Prosecutors have carried out a sweeping anti-corruption campaign with the help of the International Commission Against Impunity in Guatemala (CICIG), a hybrid body created in 2006 with the help of the United Nations to investigate and dismantle illicit groups operating within state institutions. As Crisis Group detailed in April, the scandal broke when they exposed a racket dubbed “La Línea” that was allegedly defrauding the government of customs duties in return for kickbacks.

The case enveloped former Vice President Roxana Baldetti, who resigned in May, before claiming President Otto Pérez Molina himself, after Congress voted unanimously 1 September to lift his presidential immunity. In a development that is unprecedented in Guatemalan history, both the president and vice president are now in custody, facing corruption charges. The new president, Alejandro Maldonado, a veteran jurist appointed to succeed Baldetti, took power through the established legal procedures, as called for by Crisis Group, and presided over the elections.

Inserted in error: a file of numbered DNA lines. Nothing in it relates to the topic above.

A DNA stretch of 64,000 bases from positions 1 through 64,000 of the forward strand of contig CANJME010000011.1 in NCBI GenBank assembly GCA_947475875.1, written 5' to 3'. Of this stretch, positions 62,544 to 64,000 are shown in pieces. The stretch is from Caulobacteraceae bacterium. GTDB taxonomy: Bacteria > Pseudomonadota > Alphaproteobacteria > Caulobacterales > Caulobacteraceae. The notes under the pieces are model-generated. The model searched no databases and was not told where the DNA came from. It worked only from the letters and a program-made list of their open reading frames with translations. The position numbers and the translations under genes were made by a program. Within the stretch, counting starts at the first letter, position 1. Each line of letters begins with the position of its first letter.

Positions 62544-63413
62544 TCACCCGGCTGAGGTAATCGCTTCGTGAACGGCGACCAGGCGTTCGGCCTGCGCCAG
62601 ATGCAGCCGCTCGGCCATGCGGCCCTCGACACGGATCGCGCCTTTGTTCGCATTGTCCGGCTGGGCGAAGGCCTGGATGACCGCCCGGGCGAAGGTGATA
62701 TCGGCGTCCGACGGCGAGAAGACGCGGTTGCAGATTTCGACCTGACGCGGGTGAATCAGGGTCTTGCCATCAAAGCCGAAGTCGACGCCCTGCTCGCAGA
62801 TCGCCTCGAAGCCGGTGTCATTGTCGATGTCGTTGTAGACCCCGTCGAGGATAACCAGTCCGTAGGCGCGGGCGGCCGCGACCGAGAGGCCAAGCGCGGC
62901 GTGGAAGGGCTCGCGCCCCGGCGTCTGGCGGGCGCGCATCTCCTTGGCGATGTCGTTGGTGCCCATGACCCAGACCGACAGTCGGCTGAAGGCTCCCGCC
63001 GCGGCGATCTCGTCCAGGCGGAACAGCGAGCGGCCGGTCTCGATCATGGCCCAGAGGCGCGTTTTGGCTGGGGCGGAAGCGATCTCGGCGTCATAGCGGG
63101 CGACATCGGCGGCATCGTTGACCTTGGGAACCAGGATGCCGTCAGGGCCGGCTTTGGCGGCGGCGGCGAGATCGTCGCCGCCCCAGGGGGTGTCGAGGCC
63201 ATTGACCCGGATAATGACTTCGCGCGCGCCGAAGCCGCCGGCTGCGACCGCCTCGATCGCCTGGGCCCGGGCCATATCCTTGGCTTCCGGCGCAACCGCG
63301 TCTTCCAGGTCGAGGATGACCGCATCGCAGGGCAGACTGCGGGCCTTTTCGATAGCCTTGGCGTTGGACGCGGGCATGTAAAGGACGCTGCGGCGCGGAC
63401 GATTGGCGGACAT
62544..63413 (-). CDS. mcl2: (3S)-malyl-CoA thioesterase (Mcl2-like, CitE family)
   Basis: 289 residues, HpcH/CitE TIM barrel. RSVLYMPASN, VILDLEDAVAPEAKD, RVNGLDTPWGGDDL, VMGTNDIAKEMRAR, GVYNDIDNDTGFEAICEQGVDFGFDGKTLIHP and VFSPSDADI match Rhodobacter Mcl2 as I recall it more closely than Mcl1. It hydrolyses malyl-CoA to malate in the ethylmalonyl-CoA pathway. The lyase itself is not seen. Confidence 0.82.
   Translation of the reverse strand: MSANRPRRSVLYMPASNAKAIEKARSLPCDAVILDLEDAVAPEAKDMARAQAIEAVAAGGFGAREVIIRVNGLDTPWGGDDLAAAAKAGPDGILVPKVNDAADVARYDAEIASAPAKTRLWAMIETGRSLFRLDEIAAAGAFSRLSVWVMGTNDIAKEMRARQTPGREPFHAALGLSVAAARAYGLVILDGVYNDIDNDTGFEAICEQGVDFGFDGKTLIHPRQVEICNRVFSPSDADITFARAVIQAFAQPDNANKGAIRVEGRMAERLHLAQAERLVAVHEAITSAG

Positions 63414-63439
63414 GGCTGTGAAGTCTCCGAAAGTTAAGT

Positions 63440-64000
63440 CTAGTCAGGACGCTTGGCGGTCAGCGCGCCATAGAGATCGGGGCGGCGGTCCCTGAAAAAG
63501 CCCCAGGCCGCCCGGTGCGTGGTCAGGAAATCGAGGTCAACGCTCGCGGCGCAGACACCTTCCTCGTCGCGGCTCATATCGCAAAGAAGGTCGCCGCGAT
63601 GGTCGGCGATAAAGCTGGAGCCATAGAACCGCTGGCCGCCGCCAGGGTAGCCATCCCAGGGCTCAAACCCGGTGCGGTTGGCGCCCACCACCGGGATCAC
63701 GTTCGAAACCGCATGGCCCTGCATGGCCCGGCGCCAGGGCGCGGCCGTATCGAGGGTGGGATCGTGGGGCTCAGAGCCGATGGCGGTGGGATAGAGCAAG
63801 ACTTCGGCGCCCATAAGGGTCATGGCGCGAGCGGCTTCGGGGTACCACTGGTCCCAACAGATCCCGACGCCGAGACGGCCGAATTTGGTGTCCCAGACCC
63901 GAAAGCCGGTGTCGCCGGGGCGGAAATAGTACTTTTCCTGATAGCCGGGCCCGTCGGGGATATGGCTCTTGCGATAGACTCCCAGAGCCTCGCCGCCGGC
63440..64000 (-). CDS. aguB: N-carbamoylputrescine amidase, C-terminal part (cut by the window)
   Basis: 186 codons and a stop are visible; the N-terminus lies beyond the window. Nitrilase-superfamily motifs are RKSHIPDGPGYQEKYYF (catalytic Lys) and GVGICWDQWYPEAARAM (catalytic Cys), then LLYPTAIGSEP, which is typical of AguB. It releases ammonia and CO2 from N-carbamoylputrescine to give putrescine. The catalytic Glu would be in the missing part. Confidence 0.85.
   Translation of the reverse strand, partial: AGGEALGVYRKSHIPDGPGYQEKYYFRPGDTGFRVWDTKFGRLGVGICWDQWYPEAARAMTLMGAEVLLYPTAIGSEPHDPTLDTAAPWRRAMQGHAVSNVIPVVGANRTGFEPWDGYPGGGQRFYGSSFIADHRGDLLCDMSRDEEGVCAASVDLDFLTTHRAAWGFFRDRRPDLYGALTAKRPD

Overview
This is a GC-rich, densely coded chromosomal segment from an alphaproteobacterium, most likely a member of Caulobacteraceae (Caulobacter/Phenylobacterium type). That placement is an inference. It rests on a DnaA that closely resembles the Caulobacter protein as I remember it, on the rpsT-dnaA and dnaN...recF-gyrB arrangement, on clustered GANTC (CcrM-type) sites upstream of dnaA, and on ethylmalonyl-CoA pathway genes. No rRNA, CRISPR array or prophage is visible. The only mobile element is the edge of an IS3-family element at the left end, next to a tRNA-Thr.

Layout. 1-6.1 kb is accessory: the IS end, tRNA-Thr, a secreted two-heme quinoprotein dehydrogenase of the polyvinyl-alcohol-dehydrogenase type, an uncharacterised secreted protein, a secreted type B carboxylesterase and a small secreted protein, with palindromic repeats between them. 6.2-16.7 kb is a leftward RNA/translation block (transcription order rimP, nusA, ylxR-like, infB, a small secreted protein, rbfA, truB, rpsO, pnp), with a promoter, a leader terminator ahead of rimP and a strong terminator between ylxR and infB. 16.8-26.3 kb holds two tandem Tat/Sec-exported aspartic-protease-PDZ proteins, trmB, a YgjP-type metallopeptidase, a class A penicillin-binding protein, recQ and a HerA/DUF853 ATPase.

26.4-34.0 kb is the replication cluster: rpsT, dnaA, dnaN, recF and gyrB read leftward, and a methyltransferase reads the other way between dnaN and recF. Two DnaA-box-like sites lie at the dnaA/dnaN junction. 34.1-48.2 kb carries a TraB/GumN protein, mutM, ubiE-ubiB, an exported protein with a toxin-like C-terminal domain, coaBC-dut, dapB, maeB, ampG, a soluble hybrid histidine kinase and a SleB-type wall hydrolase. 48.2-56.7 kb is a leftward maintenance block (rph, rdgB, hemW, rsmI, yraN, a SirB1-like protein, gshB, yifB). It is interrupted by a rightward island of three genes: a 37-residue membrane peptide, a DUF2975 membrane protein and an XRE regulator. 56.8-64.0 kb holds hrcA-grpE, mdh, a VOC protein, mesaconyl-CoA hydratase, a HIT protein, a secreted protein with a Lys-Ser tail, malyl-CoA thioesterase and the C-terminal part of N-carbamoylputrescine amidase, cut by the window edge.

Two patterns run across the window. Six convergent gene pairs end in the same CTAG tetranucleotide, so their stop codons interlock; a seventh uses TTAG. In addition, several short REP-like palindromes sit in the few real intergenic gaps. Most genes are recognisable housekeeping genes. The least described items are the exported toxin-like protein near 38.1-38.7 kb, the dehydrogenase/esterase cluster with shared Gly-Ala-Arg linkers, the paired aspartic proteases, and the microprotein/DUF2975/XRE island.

Television comedian Jimmy Morales will stand against Guatemala’s former first lady Sandra Torres in a presidential run-off election on 25 October. CRISIS GROUP/

Morales, the winner in the first round, benefitted from name recognition and his status as an outsider from the political class targeted by protestors. An evangelical protestant, he is a conservative who ran on the simple slogan of being “neither corrupt, nor a thief”. Critics worry about his inexperience, which he acknowledges, and his support from military veterans’ groups committed to preventing further trials about human rights abuses perpetrated during the country’s 36-year internal armed conflict.